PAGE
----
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<B>Reviews Shaken, but not stirred</B><BR>By Michael Seaver in The Irish Times<P><BR>Cunningham may have taken dance back to the Abbey last week, but Rosemary Butcher's performance at the Green and Red Gallery rekindled shorter memories of the old Lombard Street Studios, home of many Irish and international dance performances in the past 20 years. Its transformation from theatre to gallery was reciprocated on stage, as the audience sat around a square white dance floor marked out with black gaffa tape, like a framed blank canvas for the performers.<P>The setting and its intimacy reflect the ideas and ideals of choreographer Rosemary Butcher, a major figure in British new dance (but hardly, as the programme asserts, "indisputably the single most influential figure"). Many claim that she creates not as a theatrical choreographer but as a visual artist, and Scan gives credence to that thinking. Four dancers enter the space and immediately pair off as strips of light are projected from above.<P><A HREF="http://www.ireland.com/newspaper/features/2002/0515/1240163963C_A.html" TARGET=_blank><B>click for more</B></A>


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 Post subject: Re: Rosemary Butcher
PostPosted: Sun Jun 09, 2002 11:22 pm 
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I've consolidated a couple of topics:<P>Review in the Telegraph.<P> <BLOCKQUOTE><font size="1" face="Verdana, Arial">quote:</font><HR>It is not quite right to call Rosemary Butcher a choreographer - theatrographer might be closer, if there were such a word. Because, though she puts movement and space together, her purpose and the result itself are not dance, as such, at all. <P>Space is to the dancer what silence is to the actor; a place to invade or respect. Butcher's pieces generally have few dancers and minimal movement, and their physical presence is tightly concentrated, layered with video or lighting that combine to make the space vibrate like a fourth dimension.<P><HR></BLOCKQUOTE><P><A HREF="http://www.telegraph.co.uk/arts/main.jhtml?xml=/arts/2002/06/10/btbutch10.xml&sSheet=/arts/2002/06/10/ixartright.html" TARGET=_blank> <B> MORE </B> </A><p>[This message has been edited by Stuart Sweeney (edited June 10, 2002).]


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 Post subject: Re: Rosemary Butcher
PostPosted: Tue Jun 11, 2002 12:04 am 
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<B>Some falls with grace</B><BR>by Sarah Frater in The Evening Standard<P><BR>Rosemary Butcher's choreography requires a degree of commitment rarely called for in today's theatre. Unlike many dance-makers who lull the senses with virtuoso technique or easy melody, you cannot watch Butcher and not commit your wits. With her, you have to look hard and think harder, and even then her densely-packed work is not easily discerned, at least not for those beyond the small world of dance insiders. <P>And so it was last Friday when Butcher's tiny troupe performed at The Place. <P>The double bill comprised one old and one new work, both intriguing, although the latter proved more compelling. <P><A HREF="http://www.thisislondon.co.uk/dynamic/hottx/theatre/dance_review.html?in_review_id=570110&in_review_text_id=578372" TARGET=_blank><B>click for more</B></A><BR>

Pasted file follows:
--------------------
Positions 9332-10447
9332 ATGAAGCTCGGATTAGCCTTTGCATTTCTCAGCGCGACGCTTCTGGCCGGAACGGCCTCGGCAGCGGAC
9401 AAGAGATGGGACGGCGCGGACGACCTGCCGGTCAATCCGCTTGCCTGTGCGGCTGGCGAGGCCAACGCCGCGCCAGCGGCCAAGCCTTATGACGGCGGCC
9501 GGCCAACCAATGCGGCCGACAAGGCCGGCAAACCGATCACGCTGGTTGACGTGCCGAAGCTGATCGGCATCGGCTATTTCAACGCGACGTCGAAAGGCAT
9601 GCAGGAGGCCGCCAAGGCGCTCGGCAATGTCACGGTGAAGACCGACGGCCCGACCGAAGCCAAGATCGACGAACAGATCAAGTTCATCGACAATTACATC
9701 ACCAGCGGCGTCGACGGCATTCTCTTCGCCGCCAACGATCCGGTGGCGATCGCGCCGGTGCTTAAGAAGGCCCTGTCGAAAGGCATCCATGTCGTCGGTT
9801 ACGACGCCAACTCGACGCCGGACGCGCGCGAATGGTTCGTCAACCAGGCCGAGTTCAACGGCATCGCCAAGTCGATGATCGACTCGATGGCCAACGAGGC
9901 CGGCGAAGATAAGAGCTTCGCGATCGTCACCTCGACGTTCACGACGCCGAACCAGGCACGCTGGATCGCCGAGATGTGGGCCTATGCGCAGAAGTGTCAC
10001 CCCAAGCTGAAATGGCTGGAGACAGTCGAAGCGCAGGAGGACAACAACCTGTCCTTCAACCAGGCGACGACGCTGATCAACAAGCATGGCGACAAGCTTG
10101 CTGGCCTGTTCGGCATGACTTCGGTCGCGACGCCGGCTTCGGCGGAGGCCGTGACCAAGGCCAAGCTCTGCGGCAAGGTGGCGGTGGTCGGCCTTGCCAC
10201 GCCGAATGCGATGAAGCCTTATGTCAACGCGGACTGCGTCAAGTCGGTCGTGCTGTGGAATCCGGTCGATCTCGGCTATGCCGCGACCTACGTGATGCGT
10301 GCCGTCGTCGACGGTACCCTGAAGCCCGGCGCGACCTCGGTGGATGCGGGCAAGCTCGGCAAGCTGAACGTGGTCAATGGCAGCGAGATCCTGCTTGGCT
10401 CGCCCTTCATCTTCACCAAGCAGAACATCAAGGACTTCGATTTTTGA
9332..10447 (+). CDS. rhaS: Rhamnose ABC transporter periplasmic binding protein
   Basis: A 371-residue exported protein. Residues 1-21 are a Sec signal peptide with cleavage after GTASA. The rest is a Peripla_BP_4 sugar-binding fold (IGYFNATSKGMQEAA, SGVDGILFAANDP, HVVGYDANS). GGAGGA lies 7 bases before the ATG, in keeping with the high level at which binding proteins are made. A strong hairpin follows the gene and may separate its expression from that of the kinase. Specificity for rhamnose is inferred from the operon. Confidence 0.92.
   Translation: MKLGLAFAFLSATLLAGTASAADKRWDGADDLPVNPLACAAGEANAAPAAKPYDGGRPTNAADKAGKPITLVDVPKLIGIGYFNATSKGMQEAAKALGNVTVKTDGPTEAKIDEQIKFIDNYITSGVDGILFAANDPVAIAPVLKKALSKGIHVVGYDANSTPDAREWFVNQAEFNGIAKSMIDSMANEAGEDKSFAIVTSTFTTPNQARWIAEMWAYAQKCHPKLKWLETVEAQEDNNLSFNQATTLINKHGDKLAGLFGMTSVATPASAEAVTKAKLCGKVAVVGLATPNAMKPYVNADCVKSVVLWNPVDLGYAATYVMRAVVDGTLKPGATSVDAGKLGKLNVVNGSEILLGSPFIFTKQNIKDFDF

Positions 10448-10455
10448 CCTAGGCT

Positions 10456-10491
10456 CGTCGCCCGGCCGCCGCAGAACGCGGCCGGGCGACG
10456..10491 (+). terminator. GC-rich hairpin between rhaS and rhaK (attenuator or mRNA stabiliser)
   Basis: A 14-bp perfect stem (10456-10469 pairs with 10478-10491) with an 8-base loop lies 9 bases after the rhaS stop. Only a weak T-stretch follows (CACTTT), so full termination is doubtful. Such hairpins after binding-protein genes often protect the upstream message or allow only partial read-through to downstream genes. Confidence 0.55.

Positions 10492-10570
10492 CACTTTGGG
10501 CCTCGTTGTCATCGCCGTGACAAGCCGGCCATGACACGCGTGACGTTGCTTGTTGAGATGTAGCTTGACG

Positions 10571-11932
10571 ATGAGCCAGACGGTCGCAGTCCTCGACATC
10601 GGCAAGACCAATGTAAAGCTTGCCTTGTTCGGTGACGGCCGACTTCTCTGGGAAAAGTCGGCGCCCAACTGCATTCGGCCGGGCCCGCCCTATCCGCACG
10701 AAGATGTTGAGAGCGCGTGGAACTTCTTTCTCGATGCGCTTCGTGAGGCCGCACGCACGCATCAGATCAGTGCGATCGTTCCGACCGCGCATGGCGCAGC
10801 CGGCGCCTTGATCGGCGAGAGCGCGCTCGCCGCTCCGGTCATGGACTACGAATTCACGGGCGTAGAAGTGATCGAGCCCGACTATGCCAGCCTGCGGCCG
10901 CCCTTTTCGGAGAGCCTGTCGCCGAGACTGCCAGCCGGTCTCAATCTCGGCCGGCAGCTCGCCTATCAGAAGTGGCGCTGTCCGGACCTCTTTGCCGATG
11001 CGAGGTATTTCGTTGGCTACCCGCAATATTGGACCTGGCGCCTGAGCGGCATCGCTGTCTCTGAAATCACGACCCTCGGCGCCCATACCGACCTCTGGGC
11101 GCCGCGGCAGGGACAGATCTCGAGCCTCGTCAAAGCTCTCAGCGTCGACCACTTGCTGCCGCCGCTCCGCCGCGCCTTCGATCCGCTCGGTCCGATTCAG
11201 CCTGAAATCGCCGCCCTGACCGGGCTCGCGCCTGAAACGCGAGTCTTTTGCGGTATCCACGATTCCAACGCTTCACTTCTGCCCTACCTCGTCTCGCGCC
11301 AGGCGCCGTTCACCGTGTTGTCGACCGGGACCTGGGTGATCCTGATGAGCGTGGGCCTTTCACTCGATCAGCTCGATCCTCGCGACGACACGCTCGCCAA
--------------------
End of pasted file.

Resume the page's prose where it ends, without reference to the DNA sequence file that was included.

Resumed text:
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 Post subject: Re: Rosemary Butcher
PostPosted: Thu Jun 13, 2002 11:50 pm 
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Review in The Independent.<P> <BLOCKQUOTE><font size="1" face="Verdana, Arial">quote:</font><HR>Rosemary Butcher's new piece is a stunner, made by a choreographer who has been treading her radical path for almost 30 years and just gets better and better. The title may be a puzzle, but Still-Slow-Divided achieves its impact through a superlative fusion of choreography, sound and light, all equally perfect.<P>Although always in charge, Butcher works collaboratively, guiding her dancers into inventing movement which she then sifts and organises. For the genesis of this piece, she had her four dancers study the moves of parachuting and rock-climbing, so that they could recycle them into dance. Sounds like unlikely material for compelling choreography? On the contrary: the motifs of tugging, lunging and falling have an on-the-edge intensity that has you clutching the sides of your seat. Certain postures are recognisable– the magnificent Lauren Potter tying an invisible rope around her waist, Paul Clayden yanking with his arms, Potter carrying Mark Lorimer on her back. But because these movements are viewed from unexpected angles and extrapolated, they become abstracted. The dancers cease to be sky-divers or climbers. Rather, they have the body language of people in some non-specified extremity – people pushed to an emotional brink perhaps, or in physical danger, fighting imbalance and gravity, desperately helping each other.<P><HR></BLOCKQUOTE><P><A HREF="http://enjoyment.independent.co.uk/theatre/reviews/story.jsp?story=304793" TARGET=_blank> <B> MORE </B> </A>


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 Post subject: Re: Rosemary Butcher
PostPosted: Sat Jun 15, 2002 11:19 pm